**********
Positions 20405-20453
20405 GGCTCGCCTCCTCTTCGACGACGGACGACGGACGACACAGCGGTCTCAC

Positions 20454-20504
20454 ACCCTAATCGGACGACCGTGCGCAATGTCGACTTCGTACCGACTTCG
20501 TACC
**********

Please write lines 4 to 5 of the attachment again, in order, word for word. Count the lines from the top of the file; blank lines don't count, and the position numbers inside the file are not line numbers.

20454 ACCCTAATCGGACGACCGTGCGCAATGTCGACTTCGTACCGACTTCG
20501 TACC